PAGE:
Brexit Bulletin: Nobody Said This Would Be SimpleBy
Labour and some Conservatives challenge speedy changes to law
Leaked immigration paper shows end to free movement on day one
U.K. Prime Minister Theresa May needs to brace for a tough autumn as the obstacles to her Brexit planning mount.
The first challenge comes from the European Union. Bloomberg’s Birgit Jennen reports how the bloc’s deputy Brexit negotiator, Sabine Weyand, this week told German lawmakers she’s skeptical the two sides will be able to start crafting a trade deal in October as initially hoped. Her boss, Michel Barnier, will on Wednesday brief ambassadors from the 27 EU member states in Brussels.
Back in London the opposition Labour Party is seeking to block May’s blueprint for a post-Brexit legal regime. Without a majority in Parliament, May is also vulnerable to rebels from her own Conservative side.
As the government tries to transfer 12,422 pieces of EU law on to the British statute book, Labour is challenging a proposal to allow ministers to revise some of the rules without full parliamentary scrutiny. Some Tories, including former Attorney General Dominic Grieve, have also expressed reservations about that.
If Parliamentary approval is required for each regulation, they risk being held up by constant roadblocks.
“Nobody has ever promised this will be simple or easy,” U.K. Brexit Secretary David Davis told Parliament on Tuesday, drawing laughter from lawmakers who remember that many of those who backed Leave made the same argument.
Davis predicted spats with the EU over Britain’s exit bill alone could last until 2019 and also suggested the EU would be the bigger loser if there was no deal. “There will be times when it is very stormy,” he said.
As if that’s not enough, May also has to contend with a leak of a draft plan for new immigration rules, which would end the free movement of workers on the day Britain leaves the EU and impose restrictions on all but highly skilled workers from the region. The 82-page document, obtained by the Guardian, said immigration should not just benefit the migrants but “make existing residents better off.”
Science Paper | The government said it wanted to continue close collaboration with the EU in science and innovation after Brexit. A new “position paper,” which will form the basis for future negotiations in Brussels, will be published Wednesday, setting out Britain’s long-term vision for science, including space exploration and nuclear research.
Drug Problem | AstraZeneca Chief Executive Officer Pascal Soriot said he’s worried about the lack of progress over a future trade accord, which could impede sales of drugs in foreign markets. “So far, we don’t have any idea how products will be shipped across borders,” he said in an interview.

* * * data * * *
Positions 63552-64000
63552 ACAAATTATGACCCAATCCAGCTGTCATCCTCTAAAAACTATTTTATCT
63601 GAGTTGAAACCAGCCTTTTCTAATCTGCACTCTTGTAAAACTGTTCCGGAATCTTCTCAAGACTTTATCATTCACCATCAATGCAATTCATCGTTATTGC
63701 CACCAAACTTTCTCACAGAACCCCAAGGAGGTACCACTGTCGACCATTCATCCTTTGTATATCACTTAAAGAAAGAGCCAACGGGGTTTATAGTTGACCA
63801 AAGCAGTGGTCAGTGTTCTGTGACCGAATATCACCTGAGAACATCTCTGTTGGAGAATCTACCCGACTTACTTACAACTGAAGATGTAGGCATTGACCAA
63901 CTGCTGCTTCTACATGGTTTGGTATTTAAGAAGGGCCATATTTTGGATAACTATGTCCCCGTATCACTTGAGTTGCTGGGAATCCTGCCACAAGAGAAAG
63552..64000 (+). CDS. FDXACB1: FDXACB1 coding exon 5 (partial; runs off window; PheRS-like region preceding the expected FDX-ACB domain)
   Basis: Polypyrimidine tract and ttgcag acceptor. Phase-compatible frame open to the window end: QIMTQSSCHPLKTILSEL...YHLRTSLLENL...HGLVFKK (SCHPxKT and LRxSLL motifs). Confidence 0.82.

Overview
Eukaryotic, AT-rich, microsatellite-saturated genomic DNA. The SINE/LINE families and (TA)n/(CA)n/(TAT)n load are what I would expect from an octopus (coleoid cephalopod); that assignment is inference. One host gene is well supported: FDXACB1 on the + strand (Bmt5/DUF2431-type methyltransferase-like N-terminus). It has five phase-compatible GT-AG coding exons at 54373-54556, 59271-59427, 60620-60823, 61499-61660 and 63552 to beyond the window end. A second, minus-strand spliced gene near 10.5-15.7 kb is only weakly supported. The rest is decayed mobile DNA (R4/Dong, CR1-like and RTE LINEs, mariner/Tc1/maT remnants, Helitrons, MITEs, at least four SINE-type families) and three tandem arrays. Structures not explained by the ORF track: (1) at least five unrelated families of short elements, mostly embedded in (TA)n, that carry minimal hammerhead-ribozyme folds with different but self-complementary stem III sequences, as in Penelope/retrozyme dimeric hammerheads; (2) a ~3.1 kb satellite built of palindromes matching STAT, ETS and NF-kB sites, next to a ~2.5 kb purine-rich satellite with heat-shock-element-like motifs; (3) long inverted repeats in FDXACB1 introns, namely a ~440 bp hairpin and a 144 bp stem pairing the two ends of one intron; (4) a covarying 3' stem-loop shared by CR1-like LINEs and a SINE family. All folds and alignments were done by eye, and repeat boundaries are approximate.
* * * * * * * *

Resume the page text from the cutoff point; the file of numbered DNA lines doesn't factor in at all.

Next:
Swiss U-Turn | Swiss asset manager GAM is in talks to lease a new U.K. headquarters in London more than a year after it cancelled an agreement to switch offices in the capital because of Brexit.
Weak Growth | Britain’s economy is failing to recharge after slowing sharply in the first half of the year. IHS Markit said its latest round of industry surveys suggest growth of about 0.3 percent this quarter, matching the pace of the previous three months. It published the forecast after its gauge of the services sector, the biggest part of the economy, indicated the slowest expansion in almost a year in August.
A Bigger Threat | The EU risks losing its allure and ultimately falling apart if it pursues plans to integrate member nations at different speeds, Polish President Andrzej Duda said. While the EU is preoccupied with the U.K.’s exit, its biggest problem would be leaving some countries behind in a “B-class,” he said.
Research Wrap | Andrew Duff of the European Policy Centre writes how May’s forthcoming speech on Brexit will be her “last chance to repair the damage” he says has occurred. In a report for The U.K. in a Changing Europe, academics Katy Hayward and David Phinnemore say Britain needs to do more to recognize the “unique needs” of the Irish in the talks. Mujtaba Rahman of the Eurasia Group says the U.K. will need to pay “for past obligations, not just future access to the single market.”
On the Markets | The cheap pound is doing little to boost the appeal of British assets. There were 44 foreign acquisitions of U.K. companies in the second quarter, the fewest in almost two years, according to figures from the statistics office. The value of such deals fell to £2.9 billion pounds and was outstripped by disposals for the first time since 2002.
In a country better known for beer, Brexit is putting the squeeze on the wine industry.
Brexit is contributing to a “perfect storm” facing Ireland’s wine retailers, the industry’s representatives said on Tuesday.
“The uncertainty around the Brexit negotiations has resulted in the falling value of sterling which is likely to drive cross-border shopping and has already seen a fall in the number of British tourists visiting Ireland,” said Jim Bradley, chair of the Irish Wine Association.
That industry is not alone in being worried. European Union Agriculture Commissioner Phil Hogan said there has been a 650 million euro loss in the value of Irish exports because of currency movements.